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Rapid acceleration, deceleration, landing and change of direction have been implicated as mechanisms of noncontact anterior cruciate ligament (ACL) injury. PURPOSE: To examine the ground reaction forces occurring to the knee during non-fatigued and fatigued jump, land and cut maneuvers in three unplanned cutting directions. METHODS: Eleven healthy, adult female collegiate soccer athletes participated in this study (age= 20.3±0.9 years; height= 167.4±4.8 cm; mass= 63.7±7.7 kg). Each subject was instructed to perform 9 jump, land, and cut maneuvers in a pre-fatigued state and fatigued state. The protocols were randomly assigned to include 3 cuts in each of the three directions. The functional fatigue protocol consisted of rapid acceleration, deceleration, and change of direction activities. A 2x2 ANOVA design was used to compare groups (fatigue state) and (leg dominance). RESULTS: Differences were noted in the medial direction during the left cut land (p=0.049). Differences in the anterior-posterior forces occurred during fatigued landing tasks for all three cutting directions (left, p=0.049; center, p=0.000; right, p=0.009), and for the center cut push off (p=0.020). Fatigue appeared to have a significant impact on the vertical push off of all three directions (left, p=0.023; center, p=0.000; right, p=0.047). CONCLUSION: Fatigue has an important impact on jump, land and cut maneuvers regardless of cutting direction. Fatigue was noted to impact the anterior-posterior direction the most during landing which is significant as the primary purpose of the ACL is to prevent anterior shear force of the tibia on the femur during motion. Fatigue may prove to be a predominant risk factor for ACL injuries.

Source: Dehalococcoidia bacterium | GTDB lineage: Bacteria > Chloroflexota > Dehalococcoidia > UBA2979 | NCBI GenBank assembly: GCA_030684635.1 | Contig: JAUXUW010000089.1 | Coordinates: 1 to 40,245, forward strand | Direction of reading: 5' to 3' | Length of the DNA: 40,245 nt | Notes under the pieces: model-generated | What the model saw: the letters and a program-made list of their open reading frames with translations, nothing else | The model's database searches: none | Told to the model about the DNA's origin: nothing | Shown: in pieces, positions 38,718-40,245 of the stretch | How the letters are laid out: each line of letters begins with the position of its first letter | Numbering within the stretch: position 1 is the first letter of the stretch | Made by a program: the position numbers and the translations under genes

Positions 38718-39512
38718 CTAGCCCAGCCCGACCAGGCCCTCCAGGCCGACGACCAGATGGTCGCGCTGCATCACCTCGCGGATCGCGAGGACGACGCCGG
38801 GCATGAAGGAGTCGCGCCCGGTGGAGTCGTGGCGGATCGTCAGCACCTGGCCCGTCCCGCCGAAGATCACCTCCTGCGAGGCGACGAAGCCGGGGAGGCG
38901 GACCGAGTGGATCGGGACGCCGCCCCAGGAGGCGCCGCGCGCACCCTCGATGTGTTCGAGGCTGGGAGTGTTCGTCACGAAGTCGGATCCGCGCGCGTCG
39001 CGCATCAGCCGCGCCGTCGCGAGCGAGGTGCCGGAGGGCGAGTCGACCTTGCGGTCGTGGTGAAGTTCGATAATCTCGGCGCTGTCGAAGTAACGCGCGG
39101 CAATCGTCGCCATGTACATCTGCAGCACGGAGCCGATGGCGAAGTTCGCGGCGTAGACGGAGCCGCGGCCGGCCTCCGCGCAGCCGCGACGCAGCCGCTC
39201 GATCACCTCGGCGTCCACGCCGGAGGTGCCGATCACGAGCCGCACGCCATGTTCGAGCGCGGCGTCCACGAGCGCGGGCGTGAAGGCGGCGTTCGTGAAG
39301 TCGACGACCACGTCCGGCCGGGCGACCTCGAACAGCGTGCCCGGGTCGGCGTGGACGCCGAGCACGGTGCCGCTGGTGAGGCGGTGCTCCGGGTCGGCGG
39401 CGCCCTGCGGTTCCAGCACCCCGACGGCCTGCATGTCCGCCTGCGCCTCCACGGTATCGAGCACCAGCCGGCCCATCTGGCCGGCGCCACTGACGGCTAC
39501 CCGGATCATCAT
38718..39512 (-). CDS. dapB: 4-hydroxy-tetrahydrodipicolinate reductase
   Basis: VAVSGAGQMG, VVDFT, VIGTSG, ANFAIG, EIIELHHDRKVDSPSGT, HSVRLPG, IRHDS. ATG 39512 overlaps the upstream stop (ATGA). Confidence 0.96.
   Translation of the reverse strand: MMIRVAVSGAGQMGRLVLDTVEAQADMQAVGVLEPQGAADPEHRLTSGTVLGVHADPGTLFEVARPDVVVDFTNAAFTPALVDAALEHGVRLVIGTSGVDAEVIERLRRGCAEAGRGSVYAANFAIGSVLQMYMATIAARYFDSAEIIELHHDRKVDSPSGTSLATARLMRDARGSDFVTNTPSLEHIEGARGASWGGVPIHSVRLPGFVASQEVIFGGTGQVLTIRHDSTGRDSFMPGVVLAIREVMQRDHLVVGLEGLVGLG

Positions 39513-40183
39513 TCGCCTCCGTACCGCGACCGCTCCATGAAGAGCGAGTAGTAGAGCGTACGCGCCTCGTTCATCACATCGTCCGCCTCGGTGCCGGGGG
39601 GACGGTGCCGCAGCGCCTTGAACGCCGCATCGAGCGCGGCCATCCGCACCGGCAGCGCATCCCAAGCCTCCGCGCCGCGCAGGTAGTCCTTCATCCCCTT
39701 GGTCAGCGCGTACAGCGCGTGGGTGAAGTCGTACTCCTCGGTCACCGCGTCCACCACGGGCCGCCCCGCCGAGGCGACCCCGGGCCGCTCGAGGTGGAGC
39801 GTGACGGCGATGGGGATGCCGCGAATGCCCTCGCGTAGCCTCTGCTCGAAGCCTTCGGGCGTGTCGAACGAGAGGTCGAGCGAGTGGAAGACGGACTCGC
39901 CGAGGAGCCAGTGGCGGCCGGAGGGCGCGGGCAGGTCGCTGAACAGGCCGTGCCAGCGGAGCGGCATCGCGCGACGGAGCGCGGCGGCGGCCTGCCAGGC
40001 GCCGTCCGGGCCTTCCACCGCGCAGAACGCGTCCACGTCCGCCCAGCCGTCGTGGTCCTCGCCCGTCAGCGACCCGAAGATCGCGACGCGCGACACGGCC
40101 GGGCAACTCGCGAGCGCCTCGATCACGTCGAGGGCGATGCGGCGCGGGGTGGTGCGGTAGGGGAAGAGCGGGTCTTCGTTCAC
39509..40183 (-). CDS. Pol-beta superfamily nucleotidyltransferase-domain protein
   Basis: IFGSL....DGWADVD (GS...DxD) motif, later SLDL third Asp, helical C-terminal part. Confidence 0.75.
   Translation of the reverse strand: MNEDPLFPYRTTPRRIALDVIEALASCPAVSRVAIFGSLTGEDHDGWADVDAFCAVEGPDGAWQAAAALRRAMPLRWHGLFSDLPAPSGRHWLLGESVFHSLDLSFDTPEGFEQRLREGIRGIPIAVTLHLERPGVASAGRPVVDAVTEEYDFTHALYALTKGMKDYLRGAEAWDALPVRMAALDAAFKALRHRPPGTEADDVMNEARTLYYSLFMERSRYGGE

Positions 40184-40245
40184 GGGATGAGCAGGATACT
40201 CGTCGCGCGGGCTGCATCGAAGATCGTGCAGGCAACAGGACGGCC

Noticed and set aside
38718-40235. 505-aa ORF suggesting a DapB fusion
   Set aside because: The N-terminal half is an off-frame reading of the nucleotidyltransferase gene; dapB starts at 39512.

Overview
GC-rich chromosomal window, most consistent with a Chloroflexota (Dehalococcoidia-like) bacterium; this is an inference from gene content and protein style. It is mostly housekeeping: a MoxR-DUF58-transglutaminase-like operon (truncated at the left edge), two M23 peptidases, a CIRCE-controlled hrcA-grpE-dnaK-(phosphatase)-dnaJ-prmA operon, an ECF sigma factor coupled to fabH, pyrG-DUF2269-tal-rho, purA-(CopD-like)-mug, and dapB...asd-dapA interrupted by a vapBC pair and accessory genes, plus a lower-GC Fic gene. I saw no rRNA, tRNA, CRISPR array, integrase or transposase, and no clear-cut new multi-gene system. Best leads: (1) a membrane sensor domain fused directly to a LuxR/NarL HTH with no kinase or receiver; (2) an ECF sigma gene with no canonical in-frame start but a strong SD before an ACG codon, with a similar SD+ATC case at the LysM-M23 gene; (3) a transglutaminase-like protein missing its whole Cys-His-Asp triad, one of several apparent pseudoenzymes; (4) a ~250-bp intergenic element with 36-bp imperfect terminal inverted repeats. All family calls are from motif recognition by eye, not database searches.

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This document was originally published by International Journal of Science and Engineering Investigations in International Journal of Science and Engineering Investigations. Copyright restrictions may apply.

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